Written by James Robinson
Art by Eddy Barrows & Ruy José w/ Julio Ferreira
Cover by Eddy Barrows & Nei Ruffino; Variant cover by Shane Davis & Sandra Hope
Colors by Rod Reis; Letters by Steve Wands
Published by DC Comics
Review by THE Rev. O.J. Flow
A week ago, in my praise for Blackest Night so far, I mentioned how I originally intended to follow the big tale by way of the main series itself and Green Lantern and that I was already rethinking that strategy. This series right here is really what caused me to stray, and that's a good thing. A big lure for me in this whole friggin' epic was to get Kal-L, the Superman of Earth-2, and it's apparent that where we can find him is not in the 8-part series (for now, at least) but Blackest Night: Superman. I'm generally not a fan of spinoffs on top of company crossovers, but Blackest Night: Superman #1 has me whistling a whole other tune.
Writer James Robinson has been so occupied with Superman and much of his supporting cast in locales like New Krypton, Metropolis, and all points in between, he's barely touched on the Man of Steel's hometown of Smallville. If nothing else, this first chapter of Superman & Co.'s exposure to the Blackest Night invasion of the DC Universe serves as a paean to the small town America that nurtured Kal-El in his formative years. Acknowledging that much of the television show now takes place in Metropolis, Smallville (Fridays this Fall on the CW!) hasn't given us this rustic a look at the Midwest city in the last several seasons COMBINED. Robinson sets the scene in Part 1, "A Sleepy Little Town," very much like a horror film in that he pans across the town over the course of a day and focuses on the locals, including Pete Ross, in their day-to-day activity. There's an almost idyllic calm over things before they find themselves the victims of a force of terror like they've never seen before. At the town drive-in movie theater, Friday the 13th is playing on the big screen, and Jason Voorhees would be a welcome sight over what is now running amok in Smallville, Kansas.
Did I mention that the story unfolds in Smallville? There is one subplot on New Krypton, where we find that the reach of the Black Lanterns makes it even to that new settlement. It only gets a couple of pages in this issue, though it stands to reason that it'll get a lot more coverage in the remaining two chapters. In Smallville, Superman and Superboy are with Ma Kent on the national day of memorial, paying tribute to the late Pa Kent. They encounter two of the more relevant casualties in Superman's personal universe, and the book's cover(s) pretty much gives away the biggest threat. One of the more interesting aspects of Blackest Night: Superman #1 is the whole angle of the Black Lanterns detecting the spectrum of emotions found in their intended victims. Much of the townsfolk is fairly one-note in terms of emotion (mostly fear), but throughout the better part of the book we see that what makes Clark and Conner so super is their wider range of feelings, sometimes displaying various things all at once. Colorist Rod Reis has a field day with the concept, and it's not really spoiling anything to mention that the orange of avarice is the only one not detected in the Men of Steel. I look forward to seeing how this plays out over the rest of the series.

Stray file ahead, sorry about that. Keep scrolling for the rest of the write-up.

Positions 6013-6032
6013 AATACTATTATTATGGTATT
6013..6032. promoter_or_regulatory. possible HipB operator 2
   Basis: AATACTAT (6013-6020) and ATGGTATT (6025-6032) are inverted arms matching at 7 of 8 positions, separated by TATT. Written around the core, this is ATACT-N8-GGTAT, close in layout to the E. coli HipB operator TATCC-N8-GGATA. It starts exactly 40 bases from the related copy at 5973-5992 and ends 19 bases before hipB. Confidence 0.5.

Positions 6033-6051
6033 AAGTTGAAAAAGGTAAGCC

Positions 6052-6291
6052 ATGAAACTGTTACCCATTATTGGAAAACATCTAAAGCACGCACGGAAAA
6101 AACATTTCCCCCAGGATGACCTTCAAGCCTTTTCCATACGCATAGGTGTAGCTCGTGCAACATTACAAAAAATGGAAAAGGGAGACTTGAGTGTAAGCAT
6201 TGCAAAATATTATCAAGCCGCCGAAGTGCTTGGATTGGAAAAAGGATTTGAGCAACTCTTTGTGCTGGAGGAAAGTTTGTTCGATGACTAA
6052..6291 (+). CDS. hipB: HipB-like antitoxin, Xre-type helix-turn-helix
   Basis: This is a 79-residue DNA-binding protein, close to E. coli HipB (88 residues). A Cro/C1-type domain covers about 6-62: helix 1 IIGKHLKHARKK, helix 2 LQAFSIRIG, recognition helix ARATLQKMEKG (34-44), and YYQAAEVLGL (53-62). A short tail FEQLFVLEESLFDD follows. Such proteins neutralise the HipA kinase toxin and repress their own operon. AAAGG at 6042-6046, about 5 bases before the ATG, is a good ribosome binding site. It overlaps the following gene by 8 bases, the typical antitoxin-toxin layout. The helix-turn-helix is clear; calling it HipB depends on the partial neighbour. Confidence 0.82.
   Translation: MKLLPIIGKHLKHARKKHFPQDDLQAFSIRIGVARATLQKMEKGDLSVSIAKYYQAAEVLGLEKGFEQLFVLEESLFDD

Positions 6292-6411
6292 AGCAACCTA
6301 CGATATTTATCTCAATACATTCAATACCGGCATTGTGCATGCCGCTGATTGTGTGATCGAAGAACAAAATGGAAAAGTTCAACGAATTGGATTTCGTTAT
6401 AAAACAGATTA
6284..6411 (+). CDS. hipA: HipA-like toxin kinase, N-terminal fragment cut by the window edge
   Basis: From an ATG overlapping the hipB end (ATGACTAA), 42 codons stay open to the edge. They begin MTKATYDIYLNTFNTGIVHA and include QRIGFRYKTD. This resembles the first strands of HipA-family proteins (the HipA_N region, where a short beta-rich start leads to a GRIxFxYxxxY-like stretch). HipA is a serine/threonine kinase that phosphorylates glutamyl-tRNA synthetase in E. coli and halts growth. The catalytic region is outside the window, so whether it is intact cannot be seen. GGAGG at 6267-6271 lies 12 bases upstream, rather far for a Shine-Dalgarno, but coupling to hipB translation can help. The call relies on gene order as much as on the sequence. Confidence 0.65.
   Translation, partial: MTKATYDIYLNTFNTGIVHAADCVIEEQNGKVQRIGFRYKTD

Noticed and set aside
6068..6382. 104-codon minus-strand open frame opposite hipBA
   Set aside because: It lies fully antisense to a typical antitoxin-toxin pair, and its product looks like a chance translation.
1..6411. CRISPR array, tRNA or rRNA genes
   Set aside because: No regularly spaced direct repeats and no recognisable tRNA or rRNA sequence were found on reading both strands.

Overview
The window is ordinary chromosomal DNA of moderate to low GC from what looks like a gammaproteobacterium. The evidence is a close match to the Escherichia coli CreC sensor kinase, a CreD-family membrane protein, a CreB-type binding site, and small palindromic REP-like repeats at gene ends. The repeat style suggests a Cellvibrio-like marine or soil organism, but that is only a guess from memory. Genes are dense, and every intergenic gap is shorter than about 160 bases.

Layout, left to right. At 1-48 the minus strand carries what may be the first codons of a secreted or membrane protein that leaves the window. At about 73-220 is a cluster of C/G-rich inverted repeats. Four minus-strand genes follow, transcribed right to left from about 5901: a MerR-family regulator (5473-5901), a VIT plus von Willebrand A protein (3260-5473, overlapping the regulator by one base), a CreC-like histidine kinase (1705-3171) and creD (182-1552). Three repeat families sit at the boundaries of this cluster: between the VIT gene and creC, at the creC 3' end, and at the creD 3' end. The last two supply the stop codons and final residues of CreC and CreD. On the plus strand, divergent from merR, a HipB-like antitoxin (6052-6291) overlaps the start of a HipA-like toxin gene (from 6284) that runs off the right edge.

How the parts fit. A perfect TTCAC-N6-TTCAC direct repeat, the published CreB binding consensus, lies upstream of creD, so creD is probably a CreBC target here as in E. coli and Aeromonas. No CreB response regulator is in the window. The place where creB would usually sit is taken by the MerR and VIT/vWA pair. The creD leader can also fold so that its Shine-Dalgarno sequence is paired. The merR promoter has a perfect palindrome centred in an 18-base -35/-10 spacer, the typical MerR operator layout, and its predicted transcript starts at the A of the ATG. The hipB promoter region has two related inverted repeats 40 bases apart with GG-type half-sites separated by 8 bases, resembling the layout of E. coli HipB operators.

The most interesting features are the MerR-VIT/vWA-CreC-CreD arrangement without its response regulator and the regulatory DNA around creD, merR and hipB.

Robinson is aided by some fantastic imagery by Eddy Barrows (with the steady inks of Ruy José and Julio Ferreira). I've been exposed to Barrows’ work in other Superman books and Teen Titans, and he's been hit or miss for me. Here, he really steps it up and has made me a believer. Robinson instills a sense of dread right from the opening page, and Barrows drives it home from cover to cover. In fact, the best compliment I can pay them is how seamlessly this work fits in with what we're getting in the main book, Blackest Night. Barrows also gets several splash pages to really unload when the action develops, and every occasion is brimming with energy.
As it stands right now, Blackest Night: Superman is where we can find how the threat of the Black Lanterns affects Superman, Superboy and Supergirl. If the debut issue is any indication, this is an exceptional supplement to what has so far proven to be a spectacular crossover series that has renewed my faith in the genre.